I have a big problem with the fact that these people keep claiming that this is an attempt to crush their dissent. They act like there is no terrorist threat, like Bin Laden didn't release a tape last month talking about how the streets were going to run with blood, and like 4 planes didn't crash into buildings a little over 3 years ago. They also seem to ignore the fact that the posters at the Democratic National Convention were kept in a giant cage - so it's not just the Republicans who see danger from terrorists in public places.

Kinda makes the Religious Right look tolerant...

I saw this a while ago but haven't gotten to write about it until now.. via FreeWill comes this article about a 14 year old Iranian boy who was stoned to death for not honoring the Ramadan fast.

I think it's interesting that many on the left complain about the Religious Right in America, and yet are supportive of regimes like the Taliban that seek to impose a religious law far worse than any Chrisian televangalist can dream of. In America, if you are a pregnant woman who gets pregnant out of wedlock, chances are you qualify for free money from the government in terms of WIC, section 8 vouchers, ect. Under certain interpretations of Sharia law, you get the death penalty. Keep that in mind the next time someone calls you cruel for advocating welfare reform.

I fully support the seperation of church and state, but I think it's also important to realize what a good system of separation we have. As powerful as "Jesusland" may be as a voting block, they haven't made huge changes. Roe V. Wade is still the law of the land, the Federal Marriage Ammendment got shot down, and Roy Moore had to take his 10 commandments out of the courthouse.

If the worst religious oppression we can find is kids singing Christmas songs on government property and not kids getting pelted with rocks for eating lunch, I think we are in good shape.

The mouth of the south meets the Northern Alliance..

Despite being halfway across the country, I've joined the Northern Alliance team for the Spirit of America challange. Hey, Bill Hobbs started it, and The Elder seems to be encouraging it.

Seriously, it's a good cause, so please consider donating.

I started to write this post, but then I got shot

A recent study shows Baltimore is the 11th most dangerous city in America. It also placed 3rd for cities with populations over 500,000 and the Baltimore-Towson metro area placed 20th for most dangerous metro area.

I mean, it's great to see your city excel at something, but I wish it was of a little more positive nature...

Monday, November 22, 2004

I'm very NRO

Can you guess what blogger sent this email to the National Review Online's The Corner?

I'll give you a hint - his name rymes with Rad Ranthony.

Saturday, November 20, 2004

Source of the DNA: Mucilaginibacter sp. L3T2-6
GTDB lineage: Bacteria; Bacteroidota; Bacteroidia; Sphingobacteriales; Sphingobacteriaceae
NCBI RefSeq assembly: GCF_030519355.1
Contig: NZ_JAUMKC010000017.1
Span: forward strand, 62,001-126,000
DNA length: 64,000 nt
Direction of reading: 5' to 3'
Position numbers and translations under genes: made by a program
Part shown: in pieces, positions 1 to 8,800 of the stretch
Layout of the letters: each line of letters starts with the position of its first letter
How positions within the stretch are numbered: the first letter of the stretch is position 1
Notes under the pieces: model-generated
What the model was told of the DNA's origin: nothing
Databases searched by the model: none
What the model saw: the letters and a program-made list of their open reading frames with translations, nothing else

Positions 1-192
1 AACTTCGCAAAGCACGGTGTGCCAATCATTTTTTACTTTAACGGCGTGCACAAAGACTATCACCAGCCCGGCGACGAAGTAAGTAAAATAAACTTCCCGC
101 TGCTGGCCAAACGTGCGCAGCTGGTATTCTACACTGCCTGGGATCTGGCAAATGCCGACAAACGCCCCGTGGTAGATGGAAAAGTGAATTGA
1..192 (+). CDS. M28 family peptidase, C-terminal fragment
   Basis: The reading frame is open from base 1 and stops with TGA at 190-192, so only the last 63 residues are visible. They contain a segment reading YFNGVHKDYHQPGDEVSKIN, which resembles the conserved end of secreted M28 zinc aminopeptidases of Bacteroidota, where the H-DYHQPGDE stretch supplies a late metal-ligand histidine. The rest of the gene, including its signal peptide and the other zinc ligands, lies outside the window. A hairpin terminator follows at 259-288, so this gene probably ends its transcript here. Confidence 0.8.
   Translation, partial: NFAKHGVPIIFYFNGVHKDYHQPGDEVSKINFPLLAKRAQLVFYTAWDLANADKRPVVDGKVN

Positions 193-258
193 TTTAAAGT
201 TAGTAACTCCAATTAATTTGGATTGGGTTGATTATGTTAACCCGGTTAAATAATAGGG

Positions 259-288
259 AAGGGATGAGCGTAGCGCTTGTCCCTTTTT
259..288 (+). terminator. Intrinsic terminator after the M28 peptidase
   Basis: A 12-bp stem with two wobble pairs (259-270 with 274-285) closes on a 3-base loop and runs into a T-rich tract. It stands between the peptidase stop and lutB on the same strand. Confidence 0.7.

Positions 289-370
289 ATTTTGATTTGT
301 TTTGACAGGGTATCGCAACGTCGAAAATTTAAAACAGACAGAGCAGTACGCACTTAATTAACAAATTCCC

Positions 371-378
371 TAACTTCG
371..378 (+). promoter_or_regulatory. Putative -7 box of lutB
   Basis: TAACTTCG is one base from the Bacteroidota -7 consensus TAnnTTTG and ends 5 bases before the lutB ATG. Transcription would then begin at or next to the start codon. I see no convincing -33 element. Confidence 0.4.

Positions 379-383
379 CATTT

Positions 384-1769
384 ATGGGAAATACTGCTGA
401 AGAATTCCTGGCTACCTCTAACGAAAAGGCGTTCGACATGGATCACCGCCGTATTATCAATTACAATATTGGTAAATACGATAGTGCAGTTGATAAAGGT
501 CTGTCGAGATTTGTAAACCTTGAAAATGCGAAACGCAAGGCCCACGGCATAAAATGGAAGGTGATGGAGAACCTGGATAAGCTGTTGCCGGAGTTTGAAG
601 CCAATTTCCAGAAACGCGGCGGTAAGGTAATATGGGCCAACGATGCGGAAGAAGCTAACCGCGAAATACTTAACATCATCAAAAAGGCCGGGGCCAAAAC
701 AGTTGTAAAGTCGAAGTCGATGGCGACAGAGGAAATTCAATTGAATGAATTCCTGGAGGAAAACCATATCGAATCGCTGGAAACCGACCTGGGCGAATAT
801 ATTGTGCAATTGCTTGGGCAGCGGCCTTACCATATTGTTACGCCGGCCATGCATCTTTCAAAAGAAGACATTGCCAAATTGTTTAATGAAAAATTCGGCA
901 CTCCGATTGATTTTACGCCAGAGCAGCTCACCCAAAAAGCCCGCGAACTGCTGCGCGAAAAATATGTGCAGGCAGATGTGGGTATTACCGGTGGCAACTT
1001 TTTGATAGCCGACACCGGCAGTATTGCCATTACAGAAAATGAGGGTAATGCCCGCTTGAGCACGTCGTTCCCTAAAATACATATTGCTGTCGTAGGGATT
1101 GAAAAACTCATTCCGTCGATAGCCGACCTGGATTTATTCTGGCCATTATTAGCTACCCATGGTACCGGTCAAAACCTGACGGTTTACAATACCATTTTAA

Can I get a number 2, with a side of attitude?

I work Saturdays, overtime, babysitting the technology at a satelite college campus. Normally I'm running really late, so I stop at Royal Farms for a healthy breakfast consisting of a 24 ounce coffee and a king size candy bar. I was only running slightly late this morning, so I figured I'd splurge and go to Burger King and get a nice bag of grease.

I ordered a sausage, egg, and cheese biscuit combo, large coffee. Total was $3.14. Pay with a $5. Cashier hands me some change, says that he has to get a dollar. takes several minutes for him to get it. By the time he comes back with my dollar, I've forgotten how much he owes me, and while I try to remember, I go "is that right". His response was something like Yea, I only owe you a dollar, followed by a muttered comment that sounded like either "I'm not going to school you in money, homeboy" or "you aren't going to get my money, homeboy", followed by "I owe you $1.87".

Yes, he was right. Addition is not Mad Anthony's forte, especially at 7:30 on a Saturday morning. But his comment was basically an an accusation that I was either stupid or trying to rip him off, and that's not exactly good customer service. I'm not one of those people who thinks that customers should be able to take a poop on the floor, and then say "clean it up, the customer is always right", but I also think it's usually a good idea to give the customer the benefit of the doubt.

Besides not making his comment, there are a couple things BK could have done that would have prevented the situation - given me a reciept, and had some singles in the till in the first place (customers paying cash for fast food? imagine!). Telling their employees not to refer to their customers as "homeboy" might also be something to consider.

Friday, November 19, 2004

Great ad placement, guys...

While reading an article about Novell suing Microsoft for the failure of WordPerfect, I noticed a rather interesting juxtaposition of advertising that I had to take a screenshot of - an ad for Windows Media Player 10 next to the article on the MS lawsuit.

For what it's worth, the lawsuit strikes me as bull. It claims that Microsoft wrote Windows to break WordPerfect, as well as having advantages since they developed Windows, and that is why MS Office is the most popular office productivity program in the world, while about 3 people still use WordPerfect (and they all work where I do, and call the Helpdesk to complain that they miss it and hate Word).

It seems hard to believe that millions of other pieces of software get written by people and companies who also don't have access to the Windows source code, and work fine, but WordPerfect couldn't. I also think that WordPerfect failed because it had an unpleasant interface and a tendancy to shit the bed on a regular basis and need to be reinstalled.

Red state, blue state. One state, two state...